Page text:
Homebuyer affordability remains near an all-time high, so where are all the first-time homebuyers? According to indexes that incorporate gross measures of house prices, interest rates, and household incomes, affordability remains at unprecedented levels. The National Association of Realtors® index, for instance, shows that the median-income household can afford to buy a home in all but 7 percent of the largest metros. Given that affordability looks good on paper, the lack of first-time homebuyers in all metros has been surprising. In 2013, first-time homebuyers made up 38 percent of home purchases, below the historical average of 40 percent, dating back to 1981. The most recent American Housing Survey shows that 3.3 million households were first-time buyers in 2009-2011, a 22 percent drop from the 2001 survey, which covered 1999-2001. This decline in first-time buyers comes in spite of real mortgage payments for the median home that remain below $800 (levels unprecedented before the recession) and a 7 percentage point decline in the mortgage payment-to-income ratio since 2001.
Historically, the majority of first-time buyers are households aged 25-34. Looking at renters in this age group, most would find the monthly costs of homeownership affordable in many metros across the country. Indeed, in 42 of the 85 metros studied, more than half of renters can afford the monthly costs of homeownership. Nearly 30 percent of the 25-34 year old renters in our sample lived in these affordable metros. Only in six metros, concentrated almost exclusively in California, are renter incomes so low compared to house prices that less than 30 percent of renters aged 25-34 can afford the costs of owning.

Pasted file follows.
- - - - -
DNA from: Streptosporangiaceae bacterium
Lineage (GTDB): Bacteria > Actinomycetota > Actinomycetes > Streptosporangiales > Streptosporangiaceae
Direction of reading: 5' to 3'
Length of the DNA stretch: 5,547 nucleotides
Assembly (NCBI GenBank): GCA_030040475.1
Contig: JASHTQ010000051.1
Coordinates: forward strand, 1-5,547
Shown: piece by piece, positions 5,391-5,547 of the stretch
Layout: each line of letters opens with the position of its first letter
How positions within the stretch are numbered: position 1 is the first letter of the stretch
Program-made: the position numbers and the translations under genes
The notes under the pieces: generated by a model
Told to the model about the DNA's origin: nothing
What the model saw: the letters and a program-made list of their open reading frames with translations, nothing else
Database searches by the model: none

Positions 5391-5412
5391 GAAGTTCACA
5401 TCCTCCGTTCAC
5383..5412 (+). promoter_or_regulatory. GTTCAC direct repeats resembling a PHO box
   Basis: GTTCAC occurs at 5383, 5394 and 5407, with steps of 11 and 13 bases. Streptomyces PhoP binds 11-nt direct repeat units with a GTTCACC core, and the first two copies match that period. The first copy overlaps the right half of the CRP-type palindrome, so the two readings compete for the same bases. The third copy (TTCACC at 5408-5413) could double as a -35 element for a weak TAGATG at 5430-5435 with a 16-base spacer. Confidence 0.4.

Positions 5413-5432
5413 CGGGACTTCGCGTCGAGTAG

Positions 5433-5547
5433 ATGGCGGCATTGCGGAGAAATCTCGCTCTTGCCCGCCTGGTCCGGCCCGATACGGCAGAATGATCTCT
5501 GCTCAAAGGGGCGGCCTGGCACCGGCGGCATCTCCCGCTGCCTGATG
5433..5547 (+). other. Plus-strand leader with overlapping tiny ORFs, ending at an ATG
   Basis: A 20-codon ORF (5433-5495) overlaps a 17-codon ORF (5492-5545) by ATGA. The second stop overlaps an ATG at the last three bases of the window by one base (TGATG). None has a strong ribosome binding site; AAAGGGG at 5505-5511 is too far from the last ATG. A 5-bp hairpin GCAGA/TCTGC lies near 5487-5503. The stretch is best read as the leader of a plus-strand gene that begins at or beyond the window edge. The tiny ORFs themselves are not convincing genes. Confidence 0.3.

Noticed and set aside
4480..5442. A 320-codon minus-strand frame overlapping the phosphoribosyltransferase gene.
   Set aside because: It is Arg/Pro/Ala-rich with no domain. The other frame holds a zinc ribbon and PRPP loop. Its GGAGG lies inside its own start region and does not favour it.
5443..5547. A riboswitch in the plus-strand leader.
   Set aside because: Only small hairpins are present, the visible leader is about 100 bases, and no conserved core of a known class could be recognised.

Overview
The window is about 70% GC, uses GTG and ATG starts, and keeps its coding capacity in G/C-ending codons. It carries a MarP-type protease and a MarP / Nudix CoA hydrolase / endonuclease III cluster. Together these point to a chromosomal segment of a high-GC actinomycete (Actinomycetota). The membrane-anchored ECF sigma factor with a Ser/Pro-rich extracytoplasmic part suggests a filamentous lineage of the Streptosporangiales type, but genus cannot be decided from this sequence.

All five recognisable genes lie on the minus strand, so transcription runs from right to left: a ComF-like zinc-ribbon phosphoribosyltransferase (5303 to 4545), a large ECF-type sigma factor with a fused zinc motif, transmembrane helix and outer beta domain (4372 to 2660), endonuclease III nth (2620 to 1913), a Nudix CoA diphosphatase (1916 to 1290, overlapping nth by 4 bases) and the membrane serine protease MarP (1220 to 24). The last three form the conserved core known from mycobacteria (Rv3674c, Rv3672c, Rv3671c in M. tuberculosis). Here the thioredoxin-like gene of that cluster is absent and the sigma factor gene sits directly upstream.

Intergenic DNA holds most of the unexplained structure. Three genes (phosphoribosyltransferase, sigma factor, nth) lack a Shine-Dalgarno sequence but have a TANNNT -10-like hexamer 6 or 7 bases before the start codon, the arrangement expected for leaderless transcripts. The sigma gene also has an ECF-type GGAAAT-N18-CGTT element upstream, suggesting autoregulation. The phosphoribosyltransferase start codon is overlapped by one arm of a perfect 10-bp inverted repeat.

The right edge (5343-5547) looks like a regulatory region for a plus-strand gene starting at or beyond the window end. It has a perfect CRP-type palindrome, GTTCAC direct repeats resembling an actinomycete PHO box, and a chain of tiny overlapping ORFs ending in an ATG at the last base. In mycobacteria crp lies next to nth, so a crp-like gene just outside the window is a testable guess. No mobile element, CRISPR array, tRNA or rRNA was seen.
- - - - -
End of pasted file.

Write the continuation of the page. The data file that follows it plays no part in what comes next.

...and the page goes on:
So why, given that so many metros are affordable to potential 25-34 year old first-time buyers, has the first-time buyer share remained low? Many demographic and economic forces are constraining the transition to homeownership for renters in their 20s and 30s.
Reasons for Emergency Room Use Among U.S. Children: National Health Interview Survey, 2012
Source: National Center for Health Statistics
Data from the National Health Interview Survey, 2012
- In 2012, children with Medicaid coverage were more likely than uninsured children and those with private coverage to have visited the emergency room (ER) at least once in the past year.
- About 75% of children’s most recent visits to an ER in the past 12 months took place at night or on a weekend, regardless of health insurance coverage status.
- The seriousness of the medical problem was less likely to be the reason that children with Medicaid visited the ER at their most recent visit compared with children with private insurance.
- Among children whose most recent visit to the ER was for reasons other than the seriousness of the medical problem, the majority visited the ER because the doctor’s office was not open.
New Policy Makes It Easier for Community Eligibility Schools to Participate in E-Rate Program
Source: Center on Budget and Policy Priorities
A new Federal Communications Commission (FCC) policy will make it easier for school districts adopting the Community Eligibility Provision — through which they can serve meals at no charge to all students — to apply for discounted telecommunications services and Internet access through the E-rate program. The new E-rate policy streamlines the discount calculation process for community eligibility schools so that they do not face any additional burdens relative to other schools.
The Community Eligibility Provision, a relatively new option within the federal school meal programs, eliminates school meal applications. Schools are eligible to adopt the Community Eligibility Provision based on the share of their students who are low-income, as assessed by other programs. Schools that adopt community eligibility must serve all meals at no charge. Community eligibility has been implemented a few states at a time over the past three years and is available nationwide for the 2014-2015 school year.
Since community eligibility schools do not determine which individual children are eligible for free or reduced-price meals, the E-rate program has developed ways for them to calculate their E-rate discount level. For school years 2011-2012 through 2014-2015, the FCC (which sets E-rate policy) directed community eligibility schools to continue using the share of students approved for free or reduced-price meals in the year prior to implementing community eligibility for purposes of determining their E-rate discount. Schools with 75 percent or more of their students approved for free or reduced-price meals receive a 90 percent discount; most schools that adopt community eligibility likely fall into this category.